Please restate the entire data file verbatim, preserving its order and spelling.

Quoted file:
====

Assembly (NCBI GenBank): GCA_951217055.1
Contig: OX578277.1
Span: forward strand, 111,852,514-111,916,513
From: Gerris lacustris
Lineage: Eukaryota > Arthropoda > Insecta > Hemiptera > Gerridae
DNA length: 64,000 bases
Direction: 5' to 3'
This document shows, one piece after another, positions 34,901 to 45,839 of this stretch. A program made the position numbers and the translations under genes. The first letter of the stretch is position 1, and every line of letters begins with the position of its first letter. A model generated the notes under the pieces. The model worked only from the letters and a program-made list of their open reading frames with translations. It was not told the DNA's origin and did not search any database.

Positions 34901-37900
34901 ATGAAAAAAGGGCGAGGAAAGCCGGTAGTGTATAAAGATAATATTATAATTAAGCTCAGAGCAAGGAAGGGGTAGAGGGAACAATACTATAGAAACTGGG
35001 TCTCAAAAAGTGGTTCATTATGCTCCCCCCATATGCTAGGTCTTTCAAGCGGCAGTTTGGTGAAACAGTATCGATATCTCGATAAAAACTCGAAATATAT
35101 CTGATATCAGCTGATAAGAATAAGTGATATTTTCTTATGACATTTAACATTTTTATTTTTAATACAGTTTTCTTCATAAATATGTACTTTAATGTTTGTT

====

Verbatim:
Assembly (NCBI GenBank): GCA_951217055.1
Contig: OX578277.1
Span: forward strand, 111,852,514-111,916,513
From: Gerris lacustris
Lineage: Eukaryota > Arthropoda > Insecta > Hemiptera > Gerridae
DNA length: 64,000 bases
Direction: 5' to 3'
This document shows, one piece after another, positions 34,901 to 45,839 of this stretch. A program made the position numbers and the translations under genes. The first letter of the stretch is position 1, and every line of letters begins with the position of its first letter. A model generated the notes under the pieces. The model worked only from the letters and a program-made list of their open reading frames with translations. It was not told the DNA's origin and did not search any database.

Positions 34901-37900
34901 ATGAAAAAAGGGCGAGGAAAGCCGGTAGTGTATAAAGATAATATTATAATTAAGCTCAGAGCAAGGAAGGGGTAGAGGGAACAATACTATAGAAACTGGG
35001 TCTCAAAAAGTGGTTCATTATGCTCCCCCCATATGCTAGGTCTTTCAAGCGGCAGTTTGGTGAAACAGTATCGATATCTCGATAAAAACTCGAAATATAT
35101 CTGATATCAGCTGATAAGAATAAGTGATATTTTCTTATGACATTTAACATTTTTATTTTTAATACAGTTTTCTTCATAAATATGTACTTTAATGTTTGTT